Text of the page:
Home World News The war in Ukraine still holds surprises. The biggest could be for Putin.

The war in Ukraine still holds surprises. The biggest could be for Putin.

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The war in Ukraine still holds surprises.  The biggest could be for Putin.

The war in Ukraine still holds surprises.  The biggest could be for Putin.

On June 7, 2022, Russian President Vladimir Putin chairs a meeting on economic issues via video link at the Novo-Ogaryovo residence outside Moscow. (Photo by Mikhail Metzel / SPUTNIK / AFP)

LONDON – Here’s a surprising fact: At a time when Americans can’t agree on virtually anything, there has been a sizeable majority in favor of providing generous economic and military aid Ukraine in its struggle against the effort of Vladimir Putin to delete it from the map.

It is doubly surprising when you consider that most Americans could not find Ukraine on a map just a few months ago, since it is a country with which we have never had a special relationship.

However, maintaining that support throughout the summer will be doubly important as the war in Ukraine settles into a kind of “sumo” phase: two giant fighters, each trying to push the other out of the ring, but neither. willing to surrender or unable to achieve victory.

French President Emmanuel Macron.  AP Photo / Francois Mori.

French President Emmanuel Macron. AP Photo / Francois Mori.

While I expect some erosion as people realize how much this war is escalating the world energy prices Y the foodI still hope that most Americans will hold out until Ukraine can claim its sovereignty militarily or reach a decent peace deal with Putin.

My short-term optimism comes not from reading the polls, but from reading history, especially Michael Mandelbaum’s new book, “The Four Ages of American Foreign Policy: weak power, great power, super power, hyper power.

Mandelbaum, an emeritus professor of US foreign policy at the Johns Hopkins School of Advanced International Studies (we wrote a book in 2011), argues that while US attitudes towards Ukraine may seem completely unexpected and new, they don’t. I am.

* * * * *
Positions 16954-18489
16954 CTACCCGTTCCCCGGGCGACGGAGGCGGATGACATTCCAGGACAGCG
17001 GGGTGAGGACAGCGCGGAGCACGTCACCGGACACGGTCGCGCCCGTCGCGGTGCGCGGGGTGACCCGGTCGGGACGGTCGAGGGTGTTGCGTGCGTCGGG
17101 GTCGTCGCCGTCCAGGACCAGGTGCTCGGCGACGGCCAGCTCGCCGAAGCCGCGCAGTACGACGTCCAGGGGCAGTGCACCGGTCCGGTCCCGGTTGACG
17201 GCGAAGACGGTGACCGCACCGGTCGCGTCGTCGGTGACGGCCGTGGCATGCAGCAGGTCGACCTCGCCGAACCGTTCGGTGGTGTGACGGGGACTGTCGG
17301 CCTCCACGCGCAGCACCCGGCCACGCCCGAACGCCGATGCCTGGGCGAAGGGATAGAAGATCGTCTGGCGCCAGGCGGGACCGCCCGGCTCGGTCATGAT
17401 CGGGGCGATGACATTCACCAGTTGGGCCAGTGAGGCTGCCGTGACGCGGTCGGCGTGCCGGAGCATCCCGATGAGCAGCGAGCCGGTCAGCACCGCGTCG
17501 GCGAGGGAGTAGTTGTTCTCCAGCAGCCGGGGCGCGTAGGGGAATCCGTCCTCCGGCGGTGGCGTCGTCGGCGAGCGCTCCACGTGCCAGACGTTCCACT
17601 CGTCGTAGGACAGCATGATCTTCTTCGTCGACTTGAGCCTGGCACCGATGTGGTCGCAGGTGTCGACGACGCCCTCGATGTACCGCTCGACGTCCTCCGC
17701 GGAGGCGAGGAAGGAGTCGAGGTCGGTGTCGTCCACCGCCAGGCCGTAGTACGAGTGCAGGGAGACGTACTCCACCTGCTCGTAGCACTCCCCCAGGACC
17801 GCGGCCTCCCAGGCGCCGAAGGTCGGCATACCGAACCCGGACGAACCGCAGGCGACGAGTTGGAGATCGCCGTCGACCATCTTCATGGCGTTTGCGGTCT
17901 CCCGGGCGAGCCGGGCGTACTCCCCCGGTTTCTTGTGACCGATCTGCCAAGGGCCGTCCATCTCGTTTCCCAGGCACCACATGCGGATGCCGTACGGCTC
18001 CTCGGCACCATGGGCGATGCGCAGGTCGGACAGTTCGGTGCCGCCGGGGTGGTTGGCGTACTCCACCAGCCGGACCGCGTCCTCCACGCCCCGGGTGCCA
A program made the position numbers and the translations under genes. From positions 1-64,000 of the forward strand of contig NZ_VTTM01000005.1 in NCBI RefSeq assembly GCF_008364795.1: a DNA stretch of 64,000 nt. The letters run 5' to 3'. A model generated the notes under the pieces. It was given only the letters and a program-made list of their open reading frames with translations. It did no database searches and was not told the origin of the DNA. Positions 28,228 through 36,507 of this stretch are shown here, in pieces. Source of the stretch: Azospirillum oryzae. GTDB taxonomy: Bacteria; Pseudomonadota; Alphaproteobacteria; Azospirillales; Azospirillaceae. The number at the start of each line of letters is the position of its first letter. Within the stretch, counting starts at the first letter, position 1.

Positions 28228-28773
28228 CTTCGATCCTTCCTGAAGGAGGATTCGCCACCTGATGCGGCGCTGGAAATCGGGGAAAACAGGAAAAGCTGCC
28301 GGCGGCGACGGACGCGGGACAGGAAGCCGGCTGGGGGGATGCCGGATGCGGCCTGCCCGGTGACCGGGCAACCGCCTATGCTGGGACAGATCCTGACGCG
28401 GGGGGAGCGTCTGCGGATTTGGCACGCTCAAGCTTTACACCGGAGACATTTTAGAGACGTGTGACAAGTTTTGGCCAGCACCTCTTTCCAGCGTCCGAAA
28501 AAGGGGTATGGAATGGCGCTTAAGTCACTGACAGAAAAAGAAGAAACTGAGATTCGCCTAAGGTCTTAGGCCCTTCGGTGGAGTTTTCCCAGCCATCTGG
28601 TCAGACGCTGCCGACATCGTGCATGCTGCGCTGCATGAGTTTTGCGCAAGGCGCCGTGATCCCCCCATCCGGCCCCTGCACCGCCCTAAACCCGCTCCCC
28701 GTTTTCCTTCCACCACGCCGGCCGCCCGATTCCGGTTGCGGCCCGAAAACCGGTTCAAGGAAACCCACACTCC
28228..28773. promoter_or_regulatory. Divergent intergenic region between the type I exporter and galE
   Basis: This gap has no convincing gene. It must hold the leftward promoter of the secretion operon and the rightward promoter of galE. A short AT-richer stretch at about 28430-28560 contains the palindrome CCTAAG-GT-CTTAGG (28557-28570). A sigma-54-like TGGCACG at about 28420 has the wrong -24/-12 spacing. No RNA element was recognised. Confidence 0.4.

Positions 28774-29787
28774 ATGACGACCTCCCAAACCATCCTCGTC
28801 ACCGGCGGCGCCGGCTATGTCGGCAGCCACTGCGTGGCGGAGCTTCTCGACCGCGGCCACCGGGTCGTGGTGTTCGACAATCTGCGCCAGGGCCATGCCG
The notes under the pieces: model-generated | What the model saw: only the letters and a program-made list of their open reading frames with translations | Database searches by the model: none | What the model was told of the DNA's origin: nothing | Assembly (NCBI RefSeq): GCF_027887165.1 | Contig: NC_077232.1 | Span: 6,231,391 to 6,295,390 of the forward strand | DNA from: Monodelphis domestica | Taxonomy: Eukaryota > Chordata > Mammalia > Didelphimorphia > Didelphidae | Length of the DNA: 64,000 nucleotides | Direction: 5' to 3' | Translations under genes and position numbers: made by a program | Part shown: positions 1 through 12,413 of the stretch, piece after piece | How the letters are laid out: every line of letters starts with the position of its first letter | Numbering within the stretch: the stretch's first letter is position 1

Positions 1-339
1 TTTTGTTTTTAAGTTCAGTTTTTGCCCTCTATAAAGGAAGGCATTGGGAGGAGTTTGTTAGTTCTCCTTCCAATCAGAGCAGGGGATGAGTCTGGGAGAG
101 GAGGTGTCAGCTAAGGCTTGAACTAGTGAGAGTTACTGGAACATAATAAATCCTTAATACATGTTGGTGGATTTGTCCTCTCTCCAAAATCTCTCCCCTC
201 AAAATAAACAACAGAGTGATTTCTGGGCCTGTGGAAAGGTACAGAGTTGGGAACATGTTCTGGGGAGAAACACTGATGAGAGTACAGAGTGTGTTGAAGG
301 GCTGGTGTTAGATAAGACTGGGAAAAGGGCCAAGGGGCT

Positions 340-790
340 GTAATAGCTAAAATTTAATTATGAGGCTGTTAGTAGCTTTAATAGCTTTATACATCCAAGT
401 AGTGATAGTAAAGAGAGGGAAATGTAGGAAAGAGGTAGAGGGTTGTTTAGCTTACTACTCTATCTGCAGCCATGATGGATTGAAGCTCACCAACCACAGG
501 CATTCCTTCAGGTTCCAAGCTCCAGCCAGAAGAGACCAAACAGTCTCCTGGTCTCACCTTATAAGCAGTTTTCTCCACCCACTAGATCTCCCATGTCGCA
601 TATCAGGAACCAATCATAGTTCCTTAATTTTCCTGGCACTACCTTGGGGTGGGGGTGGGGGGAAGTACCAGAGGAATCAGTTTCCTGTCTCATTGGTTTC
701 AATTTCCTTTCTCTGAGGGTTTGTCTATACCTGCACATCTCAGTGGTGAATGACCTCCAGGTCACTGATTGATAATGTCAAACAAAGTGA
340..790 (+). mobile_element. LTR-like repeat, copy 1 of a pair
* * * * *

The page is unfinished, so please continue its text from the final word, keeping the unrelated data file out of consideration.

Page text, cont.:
Seen through the scope of US foreign policy, which your book convincingly recounts through the lens of the four different power relationships the US has had with the world, they are actually quite familiar and predictable.

In fact, so much so that both Putin and the president of China, Xi Jinpingwould benefit from reading this book.

Throughout the history of the United States, our nation has oscillated between two broad approaches to foreign policy, Mandelbaum explained in an interview, echoing a key theme in his book:

“One emphasizes the power, national interest and security and is associated with Theodore Roosevelt. The other emphasizes the promotion of American values ​​and identifies with Woodrow Wilson“.

Although these two worldviews were often in competition, this was not always the case.

And when a foreign policy challenge was presented that was in harmony with our interests and values, it hit home and was able to achieve a broad, deep and lasting public support.

“This happened during World War II and the Cold War,” Mandelbaum noted, “and it looks like it’s happening again with Ukraine.”

But the big, big question is: how long?

Nobody knows, because wars follow both predictable and unpredictable paths.

The predictable thing regarding Ukraine is that as costs rise, dissent will increase, both in the US and among our European allies, claiming that our interests and values ​​have become unbalanced in Ukraine.

They will argue that economically we cannot give us the luxury to support Ukraine to the point of total victory, that is, to remove Putin’s army from every inch of Ukraine, nor to strategically allow us to achieve total victory, because in the face of total defeat, Putin could unleash a nuclear weapon. .

You can already see the signs in the president’s statement Emanuele Macron on Saturday from France that the Western alliance “must not humiliate Russia”, a statement that sparked shouts of protest from Ukraine.

“Every war in American history has sparked dissension, including the Revolutionary War, when those who opposed it moved to Canada,” Mandelbaum explained.

“What our three greatest commanders-in-chief, Washington, Lincoln and FDR, had in common as wartime presidents was their ability to keep the country committed to winning the war, despite dissent.”

This will also be President Joe Biden’s challenge, especially when there is no consensus among allies or with Ukraine on what it means to “win” there: